The Rape, Abuse & Incest National Network reports that 12% of sexual assault victims were working when they were assaulted. While this figure maybe startling, many incidents go unreported for various reasons. If sexually assaulted, you should know there is recourse under the law.
But first, let’s define sexual assault. Sexual assault refers to any sexual activity which takes place without your explicit consent. It includes unwanted touching of a sexual nature whether directly or through your clothing.
Unfortunately, many victims of sexual assault in the workplace are unsure of what steps they should take. Some also fear losing their jobs or being forced to continue working alongside the perpetrator. However, sexual assault is against the law and employers have a duty to protect employees. Perpetrators and negligent employers should be made to face up to their actions. This article will outline the options available to you if you have been assaulted at work. For specific advice, contact a sexual abuse lawyer in Indianapolis.
Laws Addressing Sexual Assault Explained by an Indianapolis Sexual Abuse Lawyer
Sexual assault is a crime under both federal and state laws. Title VII of the federal Civil Rights Act prohibits sexual discrimination in the workplace. However, this law only applies to workplaces with 15 or more employees. In Indiana, the civil rights code governs those businesses with six to 14 employees. Businesses with five employees or fewer are not covered under sexual discrimination laws.
Employees of very small businesses can’t sue their employers. However, this does not mean that victims can’t seek justice. They can still file a police report against the perpetrator. They can pursue the matter under the state’s usual rape and sexual assault laws. There are two schools of thought surrounding why the law does not cover very small business. One is that when a company has so few employees, it would be difficult to find witnesses. The other is that the law is intended to protect startups from lawsuits which could destroy them.
What Are the Duties of Employers?
Employees covered under state and federal laws are required to take “reasonable steps” to prevent sexual harassment. They are also required to take corrective action if it occurs. One key requirement is that the employer issues and distributes a sexual harassment policy. They should also inform employees about how to report harassment or assault. For their efforts to be considered reasonable, employers must also train managers in how to follow the policy. They should enforce the policy when a complaint is made.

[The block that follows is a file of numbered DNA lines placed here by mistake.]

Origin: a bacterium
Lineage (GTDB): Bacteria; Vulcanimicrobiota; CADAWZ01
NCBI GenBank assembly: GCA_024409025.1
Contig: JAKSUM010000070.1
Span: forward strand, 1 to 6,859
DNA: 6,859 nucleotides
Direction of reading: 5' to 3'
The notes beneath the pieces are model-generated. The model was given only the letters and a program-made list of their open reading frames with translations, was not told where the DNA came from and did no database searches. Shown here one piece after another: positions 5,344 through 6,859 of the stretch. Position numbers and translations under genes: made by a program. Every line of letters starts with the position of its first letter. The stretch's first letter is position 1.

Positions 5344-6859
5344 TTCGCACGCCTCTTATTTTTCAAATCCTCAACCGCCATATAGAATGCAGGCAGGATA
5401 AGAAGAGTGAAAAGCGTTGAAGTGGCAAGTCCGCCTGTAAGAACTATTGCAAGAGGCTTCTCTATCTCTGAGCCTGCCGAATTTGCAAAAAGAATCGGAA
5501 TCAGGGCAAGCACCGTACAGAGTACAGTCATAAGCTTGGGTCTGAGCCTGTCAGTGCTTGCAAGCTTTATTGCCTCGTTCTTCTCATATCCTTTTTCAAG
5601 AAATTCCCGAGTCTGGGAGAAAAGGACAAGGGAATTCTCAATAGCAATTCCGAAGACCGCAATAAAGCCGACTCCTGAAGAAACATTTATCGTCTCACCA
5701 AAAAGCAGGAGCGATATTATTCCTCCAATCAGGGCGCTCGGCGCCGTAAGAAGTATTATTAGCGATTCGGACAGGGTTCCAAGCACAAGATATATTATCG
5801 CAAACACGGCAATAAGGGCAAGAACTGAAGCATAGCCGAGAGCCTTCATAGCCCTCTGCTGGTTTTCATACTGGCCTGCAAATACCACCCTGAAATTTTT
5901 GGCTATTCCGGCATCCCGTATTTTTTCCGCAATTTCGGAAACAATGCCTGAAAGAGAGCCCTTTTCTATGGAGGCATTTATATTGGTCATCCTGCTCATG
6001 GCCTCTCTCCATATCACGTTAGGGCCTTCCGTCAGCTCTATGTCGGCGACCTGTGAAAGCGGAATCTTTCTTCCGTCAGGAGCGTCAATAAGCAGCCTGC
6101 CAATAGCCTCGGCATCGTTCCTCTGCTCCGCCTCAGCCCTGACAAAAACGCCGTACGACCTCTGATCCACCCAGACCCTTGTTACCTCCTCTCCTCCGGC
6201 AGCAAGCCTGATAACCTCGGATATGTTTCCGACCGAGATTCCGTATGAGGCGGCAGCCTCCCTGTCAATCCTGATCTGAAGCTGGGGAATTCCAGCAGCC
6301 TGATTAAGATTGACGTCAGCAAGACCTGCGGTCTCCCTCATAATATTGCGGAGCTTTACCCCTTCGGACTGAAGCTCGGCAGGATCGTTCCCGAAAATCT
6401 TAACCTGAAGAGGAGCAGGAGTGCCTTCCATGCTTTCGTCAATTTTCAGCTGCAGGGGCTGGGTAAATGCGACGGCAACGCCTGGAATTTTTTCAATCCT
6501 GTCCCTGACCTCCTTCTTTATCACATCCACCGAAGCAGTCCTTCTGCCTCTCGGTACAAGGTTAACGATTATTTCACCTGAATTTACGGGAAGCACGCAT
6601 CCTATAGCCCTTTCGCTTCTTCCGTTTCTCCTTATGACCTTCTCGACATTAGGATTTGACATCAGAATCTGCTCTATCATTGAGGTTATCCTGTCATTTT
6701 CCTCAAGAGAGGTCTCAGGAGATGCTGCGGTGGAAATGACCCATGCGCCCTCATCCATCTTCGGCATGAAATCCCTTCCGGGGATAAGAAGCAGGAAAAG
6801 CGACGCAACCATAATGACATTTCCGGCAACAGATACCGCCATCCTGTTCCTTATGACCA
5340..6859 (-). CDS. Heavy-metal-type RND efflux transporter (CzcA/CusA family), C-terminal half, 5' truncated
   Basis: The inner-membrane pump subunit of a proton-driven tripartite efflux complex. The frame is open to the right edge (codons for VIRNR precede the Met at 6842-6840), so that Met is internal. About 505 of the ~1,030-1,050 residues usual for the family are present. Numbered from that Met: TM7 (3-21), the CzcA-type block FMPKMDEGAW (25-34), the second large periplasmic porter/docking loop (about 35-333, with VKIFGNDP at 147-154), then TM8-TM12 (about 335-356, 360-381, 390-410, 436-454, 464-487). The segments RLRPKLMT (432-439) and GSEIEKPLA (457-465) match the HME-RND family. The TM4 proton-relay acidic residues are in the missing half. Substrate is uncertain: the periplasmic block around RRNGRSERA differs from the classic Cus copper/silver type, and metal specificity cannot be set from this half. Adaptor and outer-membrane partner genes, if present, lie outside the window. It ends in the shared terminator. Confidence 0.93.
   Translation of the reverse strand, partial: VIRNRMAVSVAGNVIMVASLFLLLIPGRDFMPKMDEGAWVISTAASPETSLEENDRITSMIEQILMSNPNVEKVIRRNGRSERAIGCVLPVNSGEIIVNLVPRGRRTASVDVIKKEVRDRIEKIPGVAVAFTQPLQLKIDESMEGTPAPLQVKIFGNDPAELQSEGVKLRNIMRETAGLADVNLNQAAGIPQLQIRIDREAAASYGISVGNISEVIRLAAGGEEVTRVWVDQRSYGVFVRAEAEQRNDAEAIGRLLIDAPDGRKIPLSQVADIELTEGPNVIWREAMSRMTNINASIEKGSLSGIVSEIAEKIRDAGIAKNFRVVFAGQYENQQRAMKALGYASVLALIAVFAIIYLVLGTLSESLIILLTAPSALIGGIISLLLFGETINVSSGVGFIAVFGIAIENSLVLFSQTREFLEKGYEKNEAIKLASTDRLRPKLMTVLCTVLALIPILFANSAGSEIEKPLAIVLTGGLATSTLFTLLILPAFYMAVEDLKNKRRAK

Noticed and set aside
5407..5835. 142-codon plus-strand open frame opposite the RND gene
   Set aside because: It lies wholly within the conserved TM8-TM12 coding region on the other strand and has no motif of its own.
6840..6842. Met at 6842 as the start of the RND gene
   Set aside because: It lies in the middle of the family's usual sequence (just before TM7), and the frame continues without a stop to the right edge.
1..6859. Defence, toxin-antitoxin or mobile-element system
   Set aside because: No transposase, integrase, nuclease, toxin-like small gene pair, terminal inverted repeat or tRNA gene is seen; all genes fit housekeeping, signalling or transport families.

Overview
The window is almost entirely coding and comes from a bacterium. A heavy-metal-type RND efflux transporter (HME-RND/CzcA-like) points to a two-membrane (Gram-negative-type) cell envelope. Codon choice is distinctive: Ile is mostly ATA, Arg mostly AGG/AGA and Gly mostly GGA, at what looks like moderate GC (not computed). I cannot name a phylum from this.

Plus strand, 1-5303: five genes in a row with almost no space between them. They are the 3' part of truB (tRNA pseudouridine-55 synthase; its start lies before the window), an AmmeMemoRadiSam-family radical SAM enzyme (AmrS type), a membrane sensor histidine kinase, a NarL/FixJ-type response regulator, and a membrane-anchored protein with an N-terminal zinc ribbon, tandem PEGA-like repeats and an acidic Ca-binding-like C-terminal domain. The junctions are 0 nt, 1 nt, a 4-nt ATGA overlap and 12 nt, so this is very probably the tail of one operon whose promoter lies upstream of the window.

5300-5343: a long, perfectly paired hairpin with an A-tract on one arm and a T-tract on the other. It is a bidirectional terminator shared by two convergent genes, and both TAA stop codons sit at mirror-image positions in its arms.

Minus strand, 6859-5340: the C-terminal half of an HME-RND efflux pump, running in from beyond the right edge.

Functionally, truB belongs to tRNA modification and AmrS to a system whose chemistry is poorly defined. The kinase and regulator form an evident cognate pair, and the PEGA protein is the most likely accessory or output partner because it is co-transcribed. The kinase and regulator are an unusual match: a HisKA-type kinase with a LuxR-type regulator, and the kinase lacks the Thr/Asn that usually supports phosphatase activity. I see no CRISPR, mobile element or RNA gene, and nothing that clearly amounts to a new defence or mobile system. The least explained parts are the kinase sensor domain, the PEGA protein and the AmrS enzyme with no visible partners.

What to Do If Sexually Assaulted at Work
If you have been a victim of unwanted sexual touching you should take the following steps.
- Tell the perpetrator to stop. Make it clear that you find their behavior inappropriate.
- Write down what happened. Note the date, time and location of the incident and whether there were any potential witnesses. Record what you said and how the perpetrator responded.
- Report the incident to your employer. There should be an established procedure for reporting sexual assault or harassment. If you know about it, contact the relevant person or department or request the necessary form. If you’re not sure how to report the incident, take the next step.
- Contact a lawyer/ union representative. If you are a member of a union, ask your representative how to proceed. Alternatively, ask an Indianapolis sexual abuse lawyer for advice. They know the procedures and they can guide you accordingly.
- Call the police. Whether or not your employer is covered under the law, you have the right to contact the police. Sexual assault is a crime regardless of where it occurs. A sexual abuse lawyer in Indianapolis can assist you with this.
Factors a Sexual Abuse Lawyer in Indianapolis Will Discuss With You
You can involve an attorney at any stage of the process. However, it may be best to schedule a consultation early on. This is because there are legal deadlines for filing formal complaints with government agencies. You can’t bring a lawsuit against your employer without notifying the Equal Employment Opportunity Commission or the Civil Rights Commission. If your workplace falls under federal law, you have 300 days to file a complaint with the EEOC.
If employed by the state of Indiana, there is no time limit within which you have to report assault. Late reporting will not prevent the state from looking into your situation and taking action.
Your lawyer will advise you of the possible outcomes of your case. If you file a lawsuit, you can typically seek:
- Monetary damages
- Reinstatement if your employer transferred or fired you for making a complaint
- A change in employer practices to prevent similar actions in the future.
Contact the Attorneys at Rowe and Hamilton Today!
If sexually assaulted at work, contact an attorney as soon as possible. They can guide you through the various criminal and civil procedures. Sexual assault can leave you feeling guilty or vulnerable even though you did nothing wrong. The attorneys at Rowe and Hamilton will treat your case with the utmost delicacy and professionalism. However, they will fight for your rights in court if necessary. Call today and schedule a consultation.